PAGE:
20. birdie
    birdie April 23, 2007 at 5:34 pm | | Reply

    Oh Amy, I have felt this way many times before. A sense of what is close to shock, when I remember, yet again, that this is not a curable disease. That this is the way I must lead my life. I have to catch my breath at these moments, because I am actually momentarily breathless in the realization of that truth. Of course, we all go on, but it is amazing how, even after 20+ years, I can still be shocked by the fact that it is not going away anytime soon. Shocked and always a bit sad. And then the morning comes and there are dogs to be walked and beauty all around and I forget. Until the next time, which thankfully, is usually a bit farther away than the last time!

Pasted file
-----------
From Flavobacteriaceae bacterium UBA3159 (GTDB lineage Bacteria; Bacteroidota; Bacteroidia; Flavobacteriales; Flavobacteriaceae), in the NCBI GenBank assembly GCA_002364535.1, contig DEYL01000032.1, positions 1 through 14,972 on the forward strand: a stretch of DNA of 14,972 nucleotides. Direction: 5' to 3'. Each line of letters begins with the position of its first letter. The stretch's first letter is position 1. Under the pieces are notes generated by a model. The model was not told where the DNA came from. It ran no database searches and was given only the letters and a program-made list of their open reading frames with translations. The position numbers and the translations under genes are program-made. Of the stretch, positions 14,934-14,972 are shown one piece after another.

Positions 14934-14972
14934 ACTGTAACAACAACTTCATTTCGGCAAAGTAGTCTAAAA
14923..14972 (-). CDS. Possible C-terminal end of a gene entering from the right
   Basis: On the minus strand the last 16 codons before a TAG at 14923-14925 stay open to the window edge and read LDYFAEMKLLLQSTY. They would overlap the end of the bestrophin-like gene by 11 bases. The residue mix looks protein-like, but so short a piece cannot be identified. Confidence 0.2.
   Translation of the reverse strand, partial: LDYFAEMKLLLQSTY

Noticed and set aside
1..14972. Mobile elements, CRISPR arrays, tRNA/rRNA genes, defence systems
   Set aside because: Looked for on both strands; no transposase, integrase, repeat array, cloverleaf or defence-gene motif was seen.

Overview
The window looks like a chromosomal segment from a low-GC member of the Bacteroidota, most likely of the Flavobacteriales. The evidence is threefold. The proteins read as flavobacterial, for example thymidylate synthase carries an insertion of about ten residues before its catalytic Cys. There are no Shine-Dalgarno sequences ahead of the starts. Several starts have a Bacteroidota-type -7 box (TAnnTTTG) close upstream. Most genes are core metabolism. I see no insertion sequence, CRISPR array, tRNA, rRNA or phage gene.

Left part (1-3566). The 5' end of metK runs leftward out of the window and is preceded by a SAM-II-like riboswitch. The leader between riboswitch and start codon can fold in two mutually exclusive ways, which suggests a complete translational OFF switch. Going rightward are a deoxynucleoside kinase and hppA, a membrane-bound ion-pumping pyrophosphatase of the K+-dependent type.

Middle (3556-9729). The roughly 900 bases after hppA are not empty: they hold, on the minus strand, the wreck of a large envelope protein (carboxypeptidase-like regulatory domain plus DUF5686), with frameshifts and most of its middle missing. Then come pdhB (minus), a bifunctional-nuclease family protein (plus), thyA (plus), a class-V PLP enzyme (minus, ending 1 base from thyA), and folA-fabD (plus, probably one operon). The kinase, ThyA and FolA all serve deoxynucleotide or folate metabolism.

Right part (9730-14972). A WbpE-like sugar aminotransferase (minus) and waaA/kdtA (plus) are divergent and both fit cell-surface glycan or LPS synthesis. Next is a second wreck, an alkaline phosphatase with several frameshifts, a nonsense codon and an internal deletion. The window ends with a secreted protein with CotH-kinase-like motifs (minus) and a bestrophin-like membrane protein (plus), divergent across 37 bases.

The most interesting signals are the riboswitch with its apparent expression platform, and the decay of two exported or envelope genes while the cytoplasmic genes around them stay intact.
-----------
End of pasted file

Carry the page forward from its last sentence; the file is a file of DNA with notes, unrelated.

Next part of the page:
21. pauline
    pauline October 22, 2007 at 3:13 pm | | Reply

    I am a type 2 diagnosed 16 yrs, and on my pump 5 years. Last week, i went to a “taking of your diabetes” or tcoyd program. Taking to a therpist , who wrote a book about diabetes burnout, I told him , i threw it out, BOY did his eyes bug out. It is scary and overwheleming to think long term care of this disease. I am so sick of being tangled in bed with it around my arms, legs chest and mouth,and yeah, it does hurt when it lands hard on your face. but a person has to take one day at a time or even take one step at a time with this disease.i get burned out and then next week, i feel privledged to have this wonderful tech. in my life. unfortunetly , thank you for being here. you all help me and hope each other.

  22. Lina H. DeHoyos
    Lina H. DeHoyos September 20, 2009 at 11:26 am | | Reply